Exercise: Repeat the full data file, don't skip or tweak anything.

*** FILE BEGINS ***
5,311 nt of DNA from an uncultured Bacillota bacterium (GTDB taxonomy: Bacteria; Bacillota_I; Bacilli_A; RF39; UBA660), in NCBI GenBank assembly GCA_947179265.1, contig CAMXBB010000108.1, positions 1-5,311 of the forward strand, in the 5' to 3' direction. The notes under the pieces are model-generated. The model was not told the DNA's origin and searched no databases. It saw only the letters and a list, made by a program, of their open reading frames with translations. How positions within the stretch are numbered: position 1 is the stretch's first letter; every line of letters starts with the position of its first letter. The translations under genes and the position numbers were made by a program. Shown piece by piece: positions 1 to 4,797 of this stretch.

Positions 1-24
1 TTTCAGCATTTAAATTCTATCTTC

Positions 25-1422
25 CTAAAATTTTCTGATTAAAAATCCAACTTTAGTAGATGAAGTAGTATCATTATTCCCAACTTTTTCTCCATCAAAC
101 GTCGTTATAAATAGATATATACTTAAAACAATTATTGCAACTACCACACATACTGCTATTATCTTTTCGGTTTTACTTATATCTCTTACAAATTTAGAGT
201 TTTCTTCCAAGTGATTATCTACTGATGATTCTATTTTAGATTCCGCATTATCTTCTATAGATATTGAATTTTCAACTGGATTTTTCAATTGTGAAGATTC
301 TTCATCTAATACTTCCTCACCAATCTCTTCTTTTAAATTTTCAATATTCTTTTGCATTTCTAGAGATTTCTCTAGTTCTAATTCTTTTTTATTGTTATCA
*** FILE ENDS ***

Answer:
5,311 nt of DNA from an uncultured Bacillota bacterium (GTDB taxonomy: Bacteria; Bacillota_I; Bacilli_A; RF39; UBA660), in NCBI GenBank assembly GCA_947179265.1, contig CAMXBB010000108.1, positions 1-5,311 of the forward strand, in the 5' to 3' direction. The notes under the pieces are model-generated. The model was not told the DNA's origin and searched no databases. It saw only the letters and a list, made by a program, of their open reading frames with translations. How positions within the stretch are numbered: position 1 is the stretch's first letter; every line of letters starts with the position of its first letter. The translations under genes and the position numbers were made by a program. Shown piece by piece: positions 1 to 4,797 of this stretch.

Positions 1-24
1 TTTCAGCATTTAAATTCTATCTTC

Positions 25-1422
25 CTAAAATTTTCTGATTAAAAATCCAACTTTAGTAGATGAAGTAGTATCATTATTCCCAACTTTTTCTCCATCAAAC
101 GTCGTTATAAATAGATATATACTTAAAACAATTATTGCAACTACCACACATACTGCTATTATCTTTTCGGTTTTACTTATATCTCTTACAAATTTAGAGT
201 TTTCTTCCAAGTGATTATCTACTGATGATTCTATTTTAGATTCCGCATTATCTTCTATAGATATTGAATTTTCAACTGGATTTTTCAATTGTGAAGATTC
301 TTCATCTAATACTTCCTCACCAATCTCTTCTTTTAAATTTTCAATATTCTTTTGCATTTCTAGAGATTTCTCTAGTTCTAATTCTTTTTTATTGTTATCA